Sci-fi often portrays artificial intelligence (AI) like this: a computer watches people for a while, blinks darkly and decides the solution to the world’s problems is to kill off the human race. Thankfully we are far away from that. But what AI is capable of today is simulating a specific human brain function – such as pattern recognition. And that’s very exciting for security.
AI makes security practical in the open world
The world is now open, causing disruption in many industries and changing the demands on security.
We all know the pay-media world is changing. Old business models are under pressure. Digital viewing habits are relegating TV to the 2nd screen. Industry experts all talk about who will triumph in this flux. One ‘brand’ which you rarely see as a serious contender: Online Pirates. But why not?
The usual suspects
Never before have consumers had so much affordable content so easily accessible. The technology advancements opened the door for OTT providers and content owners to go direct to consumers.
Online piracy is a highly sophisticated operation that often spans different countries and jurisdictions. Trying to tackle this on your own will have limited effect. To have an impact means working together.
Hare and the tortoise
Online piracy is one of the biggest threats facing pay-media providers and content owners. It’s a growing pandemic problem and not easy to solve. Pirates are continually adapting. Unhindered by rules and regulations they move at internet speed.
Just in time for 2017 predictions about the pay-media industry. Typically, there’s always something about disruptors. But let’s be frank, so far the so-called disruptors haven’t brought the industry to its knees. Isthe industry too resilient or is the real disruptor yet to make an entrance?
What got me thinking
Last Sunday, after a pleading text from my student son I transferred money to his account. It took 26 seconds to reach his account!
Would you use a screwdriver to hammer a nail into a wall? Not very effective. It’s the wrong tool for the job. The same is true in the world of anti-piracy. You need the right tools and services for the different threats.
Understanding what you need
Online pirates are continually adapting. Unhindered by rules and regulations pirates move at internet speed. Too effectively fight online piracy means keeping up to date with their latest activities.
Picture Bob. He thinks he’s figured out how to avoid paying for cable TV by watching programs streamed from pirate websites. One day, he’s watching a live football broadcast and ten minutes into the game, he loses all access. His screen goes blank. Is ruining the user experience on pirated sites a new combat strategy?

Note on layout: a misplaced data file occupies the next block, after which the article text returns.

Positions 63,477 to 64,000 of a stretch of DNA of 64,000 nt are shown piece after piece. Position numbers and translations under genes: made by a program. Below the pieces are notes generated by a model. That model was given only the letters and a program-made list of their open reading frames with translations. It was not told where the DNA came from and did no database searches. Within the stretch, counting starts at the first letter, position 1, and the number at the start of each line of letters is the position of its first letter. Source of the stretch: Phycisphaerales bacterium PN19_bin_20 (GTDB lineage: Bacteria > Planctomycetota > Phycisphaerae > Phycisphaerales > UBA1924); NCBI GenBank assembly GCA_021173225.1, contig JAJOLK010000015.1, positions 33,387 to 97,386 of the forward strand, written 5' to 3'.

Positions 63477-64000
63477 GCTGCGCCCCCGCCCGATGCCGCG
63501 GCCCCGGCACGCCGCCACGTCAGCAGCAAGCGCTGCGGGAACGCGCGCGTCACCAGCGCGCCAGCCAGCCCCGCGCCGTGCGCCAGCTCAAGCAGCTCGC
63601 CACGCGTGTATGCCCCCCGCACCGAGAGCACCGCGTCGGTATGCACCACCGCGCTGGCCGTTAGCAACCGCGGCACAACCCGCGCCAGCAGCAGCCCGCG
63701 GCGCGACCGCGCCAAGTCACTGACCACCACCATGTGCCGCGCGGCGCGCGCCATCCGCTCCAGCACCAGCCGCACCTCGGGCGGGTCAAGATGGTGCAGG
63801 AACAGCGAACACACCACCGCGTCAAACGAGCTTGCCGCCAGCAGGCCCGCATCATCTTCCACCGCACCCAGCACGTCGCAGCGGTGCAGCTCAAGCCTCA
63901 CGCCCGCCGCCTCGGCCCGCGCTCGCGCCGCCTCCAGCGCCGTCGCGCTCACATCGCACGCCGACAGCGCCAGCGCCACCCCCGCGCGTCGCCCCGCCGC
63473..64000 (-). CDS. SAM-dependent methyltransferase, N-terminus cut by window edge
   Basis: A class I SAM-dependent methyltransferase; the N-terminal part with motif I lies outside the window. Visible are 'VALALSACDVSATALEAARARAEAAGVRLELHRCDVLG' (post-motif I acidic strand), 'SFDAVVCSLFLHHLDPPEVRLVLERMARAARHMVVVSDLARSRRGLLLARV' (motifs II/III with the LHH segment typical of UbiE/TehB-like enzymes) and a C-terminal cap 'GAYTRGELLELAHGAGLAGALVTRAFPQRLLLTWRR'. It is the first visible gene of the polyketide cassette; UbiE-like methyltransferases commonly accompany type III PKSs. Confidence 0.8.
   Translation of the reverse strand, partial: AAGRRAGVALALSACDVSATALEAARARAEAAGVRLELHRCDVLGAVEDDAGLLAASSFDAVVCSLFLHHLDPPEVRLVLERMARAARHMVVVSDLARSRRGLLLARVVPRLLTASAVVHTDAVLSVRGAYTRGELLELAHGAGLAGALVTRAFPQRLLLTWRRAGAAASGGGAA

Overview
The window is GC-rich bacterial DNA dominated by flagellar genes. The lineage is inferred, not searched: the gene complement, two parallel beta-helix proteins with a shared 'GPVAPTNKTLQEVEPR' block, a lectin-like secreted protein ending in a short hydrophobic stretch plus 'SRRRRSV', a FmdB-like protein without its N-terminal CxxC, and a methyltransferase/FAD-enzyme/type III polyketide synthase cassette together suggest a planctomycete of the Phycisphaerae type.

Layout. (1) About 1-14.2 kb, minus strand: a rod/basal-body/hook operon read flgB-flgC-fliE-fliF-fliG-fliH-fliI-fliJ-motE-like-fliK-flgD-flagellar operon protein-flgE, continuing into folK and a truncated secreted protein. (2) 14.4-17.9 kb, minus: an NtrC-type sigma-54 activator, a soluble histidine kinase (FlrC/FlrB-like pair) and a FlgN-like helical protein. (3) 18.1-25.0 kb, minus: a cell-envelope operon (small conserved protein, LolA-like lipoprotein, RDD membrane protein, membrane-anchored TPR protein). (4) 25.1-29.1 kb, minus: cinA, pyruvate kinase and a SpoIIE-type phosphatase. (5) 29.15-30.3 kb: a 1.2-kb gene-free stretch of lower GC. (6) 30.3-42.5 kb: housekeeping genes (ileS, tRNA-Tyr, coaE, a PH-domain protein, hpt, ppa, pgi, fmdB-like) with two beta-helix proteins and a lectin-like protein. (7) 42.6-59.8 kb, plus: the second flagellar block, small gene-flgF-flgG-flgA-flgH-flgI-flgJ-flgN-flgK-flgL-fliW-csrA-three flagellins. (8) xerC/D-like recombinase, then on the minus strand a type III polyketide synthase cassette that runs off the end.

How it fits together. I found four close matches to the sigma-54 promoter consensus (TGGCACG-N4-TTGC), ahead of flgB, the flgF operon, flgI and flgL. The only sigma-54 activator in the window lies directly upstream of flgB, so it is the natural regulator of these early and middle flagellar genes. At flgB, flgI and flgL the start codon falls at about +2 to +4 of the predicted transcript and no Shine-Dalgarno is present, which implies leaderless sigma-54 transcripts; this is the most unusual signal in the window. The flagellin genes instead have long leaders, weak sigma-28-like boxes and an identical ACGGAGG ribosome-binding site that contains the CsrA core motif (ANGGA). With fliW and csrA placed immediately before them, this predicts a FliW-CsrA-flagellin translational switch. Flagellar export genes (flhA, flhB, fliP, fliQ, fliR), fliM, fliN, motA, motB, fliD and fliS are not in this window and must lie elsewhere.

Seeing it differently
Degrading user experience may not be the first thing that comes to mind when considering how to combat cybercrime.
Stealing millions of dollars in an elaborate bank heist makes for a great Hollywood movie – just throw in the hottest Hollywood stars, exotic locations, flashy cars, a computer whiz and obscure cyber jargon that’d impress any moviegoer. But in reality, bank fraud and cybercrimes are not entertaining matters, and are often poorly understood or addressed.
Fraud, outpacing the industry’s security efforts
As news of cyber attacks and large-scale fraud breaks in the media consumers can be lost in nuances of the threat/technology described, believing they would never be similarly impacted.
Consolidation within the media industry shows no sign of stopping. It’s happening on both sides: vendors and customers. When it comes to security vendor consolidation why is it important to look beyond the press release?
The beat goes on
Hearing about vendor consolidation or rumored consolidation is common place. It’s part and parcel of our industry.
A lot has been written about PSD2 and its impact. The hope is it will allow 3rd parties (Account Information Service and Payment Initiation Service Providers) to access consumers’ transactional data. Combining it with the existing contextual data new interesting services can be built. But success requires a good consumer experience.
There are some really interesting (possibly unintended) consequences being introduced…
What can the automotive industry learn from pay-media? They’re so different. For one personal safety is paramount and for the other it’s all about entertaining consumers. Worlds apart? Not at all when it comes to cybercrime. For cybercrime these differences don’t matter.
Just as the internet plays a pivotal role in the media industry, its growing in importance for automotive.